The 32-year-old Perth-born actor is believed to have suffered from depression and may have taken his own life.

Graduating from NIDA in 1999, Priestley worked in the theatre with the Bell Shakespeare Company and the Sydney Theatre Company, before guest roles in TV series including Water Rats, Blue Heelers and The Secret Life Of Us as well as mini-series Changi and telemovie Loot. He joined the cast of Seven‘s All Saints as Dan Goldman in 2004.

Priestley’s death comes just days after his character was wed to hospital colleague Erica Templeton (Jolene Anderson) on an episode of All Saints, watched by over 1.2 million viewers.

In a statement on Seven’s website, program and production director Tim Worner paid tribute to Priestley:

“Mark was such a brilliant artist. His work on stage and screen was admired by everybody who knew him. His death is such a sad loss. We at Channel Seven will miss his energy and smile.

“Our thoughts and prayers are with Mark’s family and friends.”

Source: The Age
Picture: TV Week, 16 August 2008

Anyone suffering depression or personal problems can contact Beyond Blue or Lifeline

Permanent link to this article: https://televisionau.com/2008/08/mark-priestley.html

1978: August 26-September 1

tvtimes_260878 Megan Williams’ views on marriage
The Sullivans actress Megan Williams (pictured, with co-star John Walton) has good and bad news for Australian men. The good news: she is a romantic. The bad news: she is in no hurry to marry or settle down. The 21-year-old who shot to national fame in the teenage soap Class Of ’74, followed by a role in the stage production of Wonder Woman, is tackling a more serious role in playing Alice Morgan in the 1940s war time drama: “I know I have a lot to learn about acting, and The Sullivans is helping a lot.”

TV Violence: A Special Report
The average school-leaver has spent more hours watching TV than in school – a statistic that has parents, teachers, governments and even TV executives concerned about what TV is teaching children and how it affects their development. Research conducted on school-age children in Western Australia found that 5-to-8 years olds were watching TV more than their older and younger counterparts, and that they are predominantly being led to believe that we are living in a mean and violent society, and that by watching predominantly American programming that this may be affecting their notions of what Australia is like as a society.

patmcdonald Just Pat’s cup of tea!
Former Number 96 star Pat McDonald (pictured) and Sue Jones, recently seen on ABC‘s The Truckies, have won the lead roles in the new comedy series The Tea Ladies, to be produced in Melbourne for the 0-10 Network. The series revolves around the team of tea ladies serving tea to Members of Parliament. For McDonald, the new role will be a welcome change from the dotty Dorrie Evans who was part of Number 96 for its entire five year run: “Edna is a completely different character part. She is nothing like Dorrie.” The Tea Ladies is being produced by Maurice Murphy (whose credits include Aunty Jack and Alvin Purple), and written by British writers Ray Galton and Johnny Speight, with additional topical material being provided by Australian writers.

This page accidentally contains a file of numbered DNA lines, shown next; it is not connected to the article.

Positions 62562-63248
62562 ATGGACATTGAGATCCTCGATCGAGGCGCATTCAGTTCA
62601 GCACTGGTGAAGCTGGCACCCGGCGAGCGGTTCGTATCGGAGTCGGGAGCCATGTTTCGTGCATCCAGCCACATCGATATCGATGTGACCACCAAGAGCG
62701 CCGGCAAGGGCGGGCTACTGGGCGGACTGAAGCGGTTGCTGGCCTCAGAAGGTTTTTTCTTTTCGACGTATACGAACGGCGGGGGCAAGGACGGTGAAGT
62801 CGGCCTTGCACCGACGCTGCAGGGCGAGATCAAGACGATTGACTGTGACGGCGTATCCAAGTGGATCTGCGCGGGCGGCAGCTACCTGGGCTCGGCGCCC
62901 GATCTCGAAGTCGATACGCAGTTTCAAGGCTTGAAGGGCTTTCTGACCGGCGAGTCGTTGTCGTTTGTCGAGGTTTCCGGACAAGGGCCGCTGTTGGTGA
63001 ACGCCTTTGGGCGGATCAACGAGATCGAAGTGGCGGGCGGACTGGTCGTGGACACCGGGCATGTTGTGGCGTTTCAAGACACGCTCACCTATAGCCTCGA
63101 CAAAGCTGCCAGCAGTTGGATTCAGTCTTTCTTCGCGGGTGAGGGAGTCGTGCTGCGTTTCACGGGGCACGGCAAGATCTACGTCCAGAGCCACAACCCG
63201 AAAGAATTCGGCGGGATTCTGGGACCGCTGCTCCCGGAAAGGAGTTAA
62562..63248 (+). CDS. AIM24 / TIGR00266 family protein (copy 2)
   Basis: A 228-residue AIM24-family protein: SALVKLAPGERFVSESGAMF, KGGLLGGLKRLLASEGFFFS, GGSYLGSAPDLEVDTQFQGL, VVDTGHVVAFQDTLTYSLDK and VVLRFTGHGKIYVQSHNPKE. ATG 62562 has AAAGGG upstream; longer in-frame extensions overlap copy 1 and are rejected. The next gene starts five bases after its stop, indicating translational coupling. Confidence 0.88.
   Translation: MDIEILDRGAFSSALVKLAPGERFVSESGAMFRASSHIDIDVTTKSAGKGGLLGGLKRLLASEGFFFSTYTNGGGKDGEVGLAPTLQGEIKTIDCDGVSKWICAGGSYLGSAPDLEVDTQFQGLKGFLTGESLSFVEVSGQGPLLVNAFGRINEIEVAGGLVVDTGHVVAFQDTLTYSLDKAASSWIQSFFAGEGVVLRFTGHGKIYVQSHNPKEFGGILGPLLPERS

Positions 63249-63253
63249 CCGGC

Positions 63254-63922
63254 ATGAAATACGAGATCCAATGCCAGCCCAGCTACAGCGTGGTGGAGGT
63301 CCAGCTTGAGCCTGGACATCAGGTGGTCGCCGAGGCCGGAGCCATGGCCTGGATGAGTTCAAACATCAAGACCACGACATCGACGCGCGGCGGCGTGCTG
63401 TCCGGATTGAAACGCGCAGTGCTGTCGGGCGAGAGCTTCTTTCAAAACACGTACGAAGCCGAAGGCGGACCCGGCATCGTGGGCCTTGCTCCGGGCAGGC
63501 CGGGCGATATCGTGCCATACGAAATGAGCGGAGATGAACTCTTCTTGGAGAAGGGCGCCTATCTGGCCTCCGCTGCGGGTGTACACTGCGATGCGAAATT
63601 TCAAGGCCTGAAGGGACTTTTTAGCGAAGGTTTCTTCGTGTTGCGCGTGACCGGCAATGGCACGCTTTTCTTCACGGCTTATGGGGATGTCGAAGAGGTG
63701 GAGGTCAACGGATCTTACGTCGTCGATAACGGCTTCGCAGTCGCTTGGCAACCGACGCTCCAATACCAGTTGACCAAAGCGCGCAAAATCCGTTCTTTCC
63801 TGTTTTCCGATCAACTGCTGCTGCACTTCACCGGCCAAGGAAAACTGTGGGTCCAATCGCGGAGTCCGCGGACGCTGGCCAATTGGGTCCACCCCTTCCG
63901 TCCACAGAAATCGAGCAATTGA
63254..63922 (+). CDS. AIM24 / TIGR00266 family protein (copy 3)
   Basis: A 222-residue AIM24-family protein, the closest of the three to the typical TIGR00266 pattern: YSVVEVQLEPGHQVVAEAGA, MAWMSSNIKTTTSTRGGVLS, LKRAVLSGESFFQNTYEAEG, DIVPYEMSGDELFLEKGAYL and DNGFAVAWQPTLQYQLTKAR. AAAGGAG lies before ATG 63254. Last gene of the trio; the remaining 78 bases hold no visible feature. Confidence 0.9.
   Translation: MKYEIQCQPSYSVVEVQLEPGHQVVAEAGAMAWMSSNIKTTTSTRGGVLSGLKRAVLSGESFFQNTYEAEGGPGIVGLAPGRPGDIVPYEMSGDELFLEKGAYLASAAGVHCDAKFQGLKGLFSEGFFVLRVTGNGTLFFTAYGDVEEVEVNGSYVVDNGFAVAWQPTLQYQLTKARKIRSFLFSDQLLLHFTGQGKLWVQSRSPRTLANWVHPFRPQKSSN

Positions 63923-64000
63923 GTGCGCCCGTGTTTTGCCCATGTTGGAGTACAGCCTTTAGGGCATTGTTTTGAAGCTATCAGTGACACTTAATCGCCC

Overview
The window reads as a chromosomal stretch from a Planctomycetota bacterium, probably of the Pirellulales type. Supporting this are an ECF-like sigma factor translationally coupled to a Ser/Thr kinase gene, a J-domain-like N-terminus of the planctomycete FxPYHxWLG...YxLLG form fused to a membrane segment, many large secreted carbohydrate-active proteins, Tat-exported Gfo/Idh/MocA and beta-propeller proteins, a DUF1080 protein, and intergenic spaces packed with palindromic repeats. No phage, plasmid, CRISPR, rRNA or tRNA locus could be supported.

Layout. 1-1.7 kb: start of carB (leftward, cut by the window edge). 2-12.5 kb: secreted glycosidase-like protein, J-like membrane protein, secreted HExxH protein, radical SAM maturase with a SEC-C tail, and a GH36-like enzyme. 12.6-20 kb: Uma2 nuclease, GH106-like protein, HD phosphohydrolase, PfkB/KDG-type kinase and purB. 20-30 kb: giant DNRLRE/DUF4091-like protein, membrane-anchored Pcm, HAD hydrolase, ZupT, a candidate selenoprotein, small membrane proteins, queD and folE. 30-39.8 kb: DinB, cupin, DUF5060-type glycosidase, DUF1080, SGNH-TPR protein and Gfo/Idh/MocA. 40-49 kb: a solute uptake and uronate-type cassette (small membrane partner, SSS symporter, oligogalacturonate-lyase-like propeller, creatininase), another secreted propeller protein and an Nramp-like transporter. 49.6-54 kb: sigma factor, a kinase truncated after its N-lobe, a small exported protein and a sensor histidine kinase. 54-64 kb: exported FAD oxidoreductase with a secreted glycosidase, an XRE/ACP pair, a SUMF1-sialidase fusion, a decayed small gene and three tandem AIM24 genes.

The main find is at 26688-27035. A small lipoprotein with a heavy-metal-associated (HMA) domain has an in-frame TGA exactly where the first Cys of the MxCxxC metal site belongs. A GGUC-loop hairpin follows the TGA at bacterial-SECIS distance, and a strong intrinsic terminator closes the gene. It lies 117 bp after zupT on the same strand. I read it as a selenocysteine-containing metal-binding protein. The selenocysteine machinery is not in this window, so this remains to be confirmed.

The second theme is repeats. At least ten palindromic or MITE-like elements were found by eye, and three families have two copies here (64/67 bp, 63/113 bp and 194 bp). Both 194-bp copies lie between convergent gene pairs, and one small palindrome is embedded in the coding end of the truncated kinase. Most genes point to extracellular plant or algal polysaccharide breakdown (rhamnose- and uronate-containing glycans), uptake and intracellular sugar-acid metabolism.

raymartin78 Zero hour for $2m venture
The Nine Network is putting the finishing touches to its ambitious new current affairs program, 60 Minutes. Executive producer Gerald Stone has announced his team of eight producers and four reporters – ABC‘s New York correspondent Ray Martin (pictured) and former A Current Affair reporters George Negus, Ian Leslie and Kate Baillieu – for the new show expected to debut later in the year. Among the producers for the program are Peter Meakin, formerly of TVW7 Perth and TEN10 Sydney before joining Nine’s A Current Affair, Gordon Bick, one of the founding members of ABC’s This Day Tonight and also formerly of Four Corners, and former This Day Tonight and Holiday reporter Jeff Watson.

TV probes jail, hospital dramas
ABC has announced plans to produce a documentary series about hospitals. The network has held discussions with a Sydney hospital about the feasibility of producing a series following the day-to-day operations of the hospital. The program, to run for six episodes in the new year, is expected to cover surgical, casualty and geriatric wards as well as industrial relations and perhaps some of the lives of some of the doctors and nurses. ABC has also taken cameras inside Parramatta Jail for a BBC program Jailhouse Shock, which also follows a rehabilitation scheme being adopted in an American prison.